RICHARD ENGEL: But we found the ideology that can inspire some to mass murder is taking inspiration from the President. We went to a neo-Nazi festival in Germany a few weeks ago. But what surprised us most is what organizers were handing out at the door.

So, they're giving out hats. M-G-H-A, make Germany hate again.

We found the man who made the hats.

People are using his hat as an inspiration?

UNIDENTIFIED MAN: Yes.

ENGEL: Do people here like him? Do you like him?

UNIDENTIFIED MAN: I like his style.

JOHNATHAN GREENBLATT (CEO, Anti-Defamation League): I think it's deeply disturbing when white supremacists feel like they're taking cues from our commander-in-chief.

[Cuts back to live]

ENGEL: This is international. White supremacists and the far-right are making deep political inroads all across Europe and as we saw, they're increasingly hope and confident. Lester.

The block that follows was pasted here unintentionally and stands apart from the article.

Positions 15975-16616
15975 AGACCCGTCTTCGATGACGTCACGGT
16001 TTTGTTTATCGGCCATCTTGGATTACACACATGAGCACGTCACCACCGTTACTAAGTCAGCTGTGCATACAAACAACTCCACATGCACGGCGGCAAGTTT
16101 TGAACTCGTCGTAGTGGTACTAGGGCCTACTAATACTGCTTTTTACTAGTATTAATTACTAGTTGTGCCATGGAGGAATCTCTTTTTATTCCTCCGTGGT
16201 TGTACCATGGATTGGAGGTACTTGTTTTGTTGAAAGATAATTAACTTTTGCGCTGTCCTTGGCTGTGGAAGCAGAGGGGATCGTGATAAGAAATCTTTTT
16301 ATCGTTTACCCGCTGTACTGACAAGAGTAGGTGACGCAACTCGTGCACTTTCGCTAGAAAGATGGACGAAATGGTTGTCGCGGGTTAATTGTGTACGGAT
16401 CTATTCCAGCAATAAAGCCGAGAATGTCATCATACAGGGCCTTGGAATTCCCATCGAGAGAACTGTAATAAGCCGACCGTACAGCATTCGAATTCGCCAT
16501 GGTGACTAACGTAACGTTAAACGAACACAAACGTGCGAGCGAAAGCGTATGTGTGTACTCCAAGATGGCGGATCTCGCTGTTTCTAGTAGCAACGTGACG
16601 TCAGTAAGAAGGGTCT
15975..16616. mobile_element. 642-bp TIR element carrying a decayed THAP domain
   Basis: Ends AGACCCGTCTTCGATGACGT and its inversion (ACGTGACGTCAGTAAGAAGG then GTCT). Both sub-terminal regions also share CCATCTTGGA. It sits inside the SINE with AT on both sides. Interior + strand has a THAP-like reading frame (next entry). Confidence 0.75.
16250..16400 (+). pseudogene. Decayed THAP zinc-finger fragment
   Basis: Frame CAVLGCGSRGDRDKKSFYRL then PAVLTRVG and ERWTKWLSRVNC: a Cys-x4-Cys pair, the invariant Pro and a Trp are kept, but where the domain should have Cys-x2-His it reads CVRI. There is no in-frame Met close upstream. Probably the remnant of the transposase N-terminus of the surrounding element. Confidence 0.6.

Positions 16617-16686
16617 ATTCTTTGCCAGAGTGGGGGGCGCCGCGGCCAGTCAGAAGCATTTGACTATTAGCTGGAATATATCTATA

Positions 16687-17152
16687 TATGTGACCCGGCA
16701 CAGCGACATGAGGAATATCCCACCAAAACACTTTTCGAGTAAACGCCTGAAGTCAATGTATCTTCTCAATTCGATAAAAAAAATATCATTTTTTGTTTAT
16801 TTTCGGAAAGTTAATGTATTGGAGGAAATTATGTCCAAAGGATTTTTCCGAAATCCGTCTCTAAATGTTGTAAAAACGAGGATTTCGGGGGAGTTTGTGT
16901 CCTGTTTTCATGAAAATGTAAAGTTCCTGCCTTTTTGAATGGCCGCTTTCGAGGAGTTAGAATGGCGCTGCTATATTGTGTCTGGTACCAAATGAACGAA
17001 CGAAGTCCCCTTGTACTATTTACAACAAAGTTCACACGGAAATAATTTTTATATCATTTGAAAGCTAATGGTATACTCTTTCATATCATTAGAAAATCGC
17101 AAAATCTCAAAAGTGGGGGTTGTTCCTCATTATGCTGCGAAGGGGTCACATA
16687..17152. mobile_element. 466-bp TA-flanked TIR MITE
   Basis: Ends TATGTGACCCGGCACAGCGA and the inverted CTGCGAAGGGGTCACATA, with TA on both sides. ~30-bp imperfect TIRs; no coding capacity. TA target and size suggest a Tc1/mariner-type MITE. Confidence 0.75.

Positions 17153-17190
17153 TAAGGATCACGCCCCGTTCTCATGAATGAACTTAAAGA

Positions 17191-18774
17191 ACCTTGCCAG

LESTER HOLT: All right, Richard, and as you mentioned the President spoke about the shootings today including delivering a sweeping condemnation of racism, bigotry, and white supremacy. But some Democrats are pointing to his previous statements and they're skeptical. And now former President Obama is weighing in on this. Here's Hallie Jackson.

[Cuts to video]

HALLIE JACKSON: From President Trump --

TRUMP: Hatred warps the mind, ravages the heart, and devours the soul.

JACKSON: No ambiguity today.

TRUMP: In one voice, our nation must condemn racism, bigotry, and white supremacy. These sinister ideologies must be defeated. Hate has no place in America.

JACKSON: Those are his words now, but what about what he said and done before? There was this after a deadly white supremacist rally in Charlottesville.

TRUMP: You also had people that were -- very fine people on both sides.